HE TOOK A PLANE TO TORONTO.
Once there, he'll go to a bank.
If all goes well, he'll come back with merchandise worth $7.5 million.
North Vancouver musician Ariel Barnes is one of 10 cellists competing in the 2012 Musical Instrument Bank Competition. The top prize is the opportunity to choose between the finest cellos under the care of the Canada Council's Musical Instrument Bank, including one instrument crafted by legendary Italian artisan Antonio Stradivari.
"To have the opportunity to play an instrument built by Antonio Stradivari is a rare one and a beautiful one," says Barnes, sitting in a North Vancouver coffee shop the day before hopping a plane for Hogtown. "There are four cellos in the instrument bank, but of course the one that most cellists have their eyes set on is the Bonjour Stradivarius built in 1696. So, to have an instrument that echoes that much history in your hands is a really special thing."
The winner will have the opportunity to perform and record with the cello for the next three years.
Over the course of more than 60 years in the 17th and 18th centuries, Stradivari built approximately 1,100 instruments using spruce, willow, maple, and woodworking techniques that continue to be debated today.
Only 650 instruments remain from that workshop in Cremona, Italy, but they continue to be prized by virtuoso musicians like Yo-Yo Ma.
Born to a violinist and a composer, Barnes grew up to the music of Beethoven and Bach and was playing squeaky renditions of "Twinkle, Twinkle Little Star" on his own violin at the age of two.
"I was just sort of attracted to the instruments that were around me. I would take my mom's violin and hold it inbetween my legs like a cello and try and bow it," Barnes recalls.
Upon reaching the age of three, Barnes moved in a new musical direction.
"As the story goes, my mom and a string quartet were rehearsing in the living room and I just gravitated towards the cellist and wouldn't stop standing too close. I asked for two years for a cello and finally got one when I was five. My mom made me agree to two conditions: that was I would play until I was 16, and I would carry it myself."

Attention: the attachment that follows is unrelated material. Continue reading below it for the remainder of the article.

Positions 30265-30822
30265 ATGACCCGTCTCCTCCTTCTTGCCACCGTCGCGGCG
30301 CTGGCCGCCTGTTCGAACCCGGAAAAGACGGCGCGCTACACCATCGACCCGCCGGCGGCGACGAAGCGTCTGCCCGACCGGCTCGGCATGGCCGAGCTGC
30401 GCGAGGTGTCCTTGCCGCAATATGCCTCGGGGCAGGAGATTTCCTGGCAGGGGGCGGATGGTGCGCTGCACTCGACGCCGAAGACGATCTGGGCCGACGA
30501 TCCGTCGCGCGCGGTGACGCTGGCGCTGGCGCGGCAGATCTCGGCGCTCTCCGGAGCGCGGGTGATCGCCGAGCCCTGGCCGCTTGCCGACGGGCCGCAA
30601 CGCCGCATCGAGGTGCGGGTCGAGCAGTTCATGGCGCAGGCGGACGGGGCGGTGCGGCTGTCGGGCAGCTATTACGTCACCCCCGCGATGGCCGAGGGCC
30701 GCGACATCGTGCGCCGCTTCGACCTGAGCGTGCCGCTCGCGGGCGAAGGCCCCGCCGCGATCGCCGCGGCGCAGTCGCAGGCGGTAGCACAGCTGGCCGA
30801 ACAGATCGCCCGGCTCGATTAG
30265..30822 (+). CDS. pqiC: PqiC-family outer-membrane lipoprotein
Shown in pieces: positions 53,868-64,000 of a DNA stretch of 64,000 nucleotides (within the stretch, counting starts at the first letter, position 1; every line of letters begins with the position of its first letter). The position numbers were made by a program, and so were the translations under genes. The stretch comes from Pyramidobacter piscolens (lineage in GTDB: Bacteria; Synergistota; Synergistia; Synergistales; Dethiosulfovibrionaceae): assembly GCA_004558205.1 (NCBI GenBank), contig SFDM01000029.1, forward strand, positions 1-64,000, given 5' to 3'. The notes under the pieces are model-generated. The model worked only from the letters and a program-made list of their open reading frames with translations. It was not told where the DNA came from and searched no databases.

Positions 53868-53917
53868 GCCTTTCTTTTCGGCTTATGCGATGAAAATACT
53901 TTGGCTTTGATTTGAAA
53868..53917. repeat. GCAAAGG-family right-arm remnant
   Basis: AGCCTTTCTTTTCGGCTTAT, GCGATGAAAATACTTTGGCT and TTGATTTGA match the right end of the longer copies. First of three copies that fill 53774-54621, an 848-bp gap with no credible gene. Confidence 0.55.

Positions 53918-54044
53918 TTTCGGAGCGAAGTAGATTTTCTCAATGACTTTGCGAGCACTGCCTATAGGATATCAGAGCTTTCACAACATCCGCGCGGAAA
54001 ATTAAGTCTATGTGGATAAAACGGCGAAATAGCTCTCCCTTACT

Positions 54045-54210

Following the teaching method of Shinichi Suzuki, Barnes' parents taught music as you teach a child language.
"He felt that if children learned how to play an instrument that they would become better citizens of the world. They would become more sensitive to the human condition," Barnes says of the Suzuki method.
The young cellist first held a room with his playing after moving from Toronto, Ont. to attend Hebrew school in Boston, Mass.
"I remember playing performances for the entire congregation at seven years old," he says.
Boston is also where Barnes first experienced popular music.
"My mom played in the Boston Symphony and in the summer we would go up to the Tanglewood Institute," he says. "Tanglewood was a huge outdoor music venue. There was a place called the Shed there, and big rock bands would come through and play The Shed because it was a covered roof and then open walls and it would extend up to these huge grounds. People could lay out blankets. You could fit thousands of people on the grounds at Tanglewood. So it's there that I discovered the music of the Beach Boys, who were probably one of the earliest rock bands I can remember hearing live, and the Moody Blues. . . . I remember hearing these bands. Standing at the gates and listening to these shows. Not even going in, being on my step-dad's shoulders and watching the shows from outside the gates."
While Barnes' father composed melodic music inspired by his Jewish culture, his step-father played in a rock band and studied the Qur'an.
Barnes' step-father, Don DiNovo, is likely best known for contributing his violin and viola to the Canadian prog rock band Lighthouse.
"He bought this church many years ago for Lighthouse to record in so they made records in the sanctuary in this old church in the Ontario countryside," Barnes says.
As a teenager, Barnes says he tried to distance himself from his family by severing his ties with music.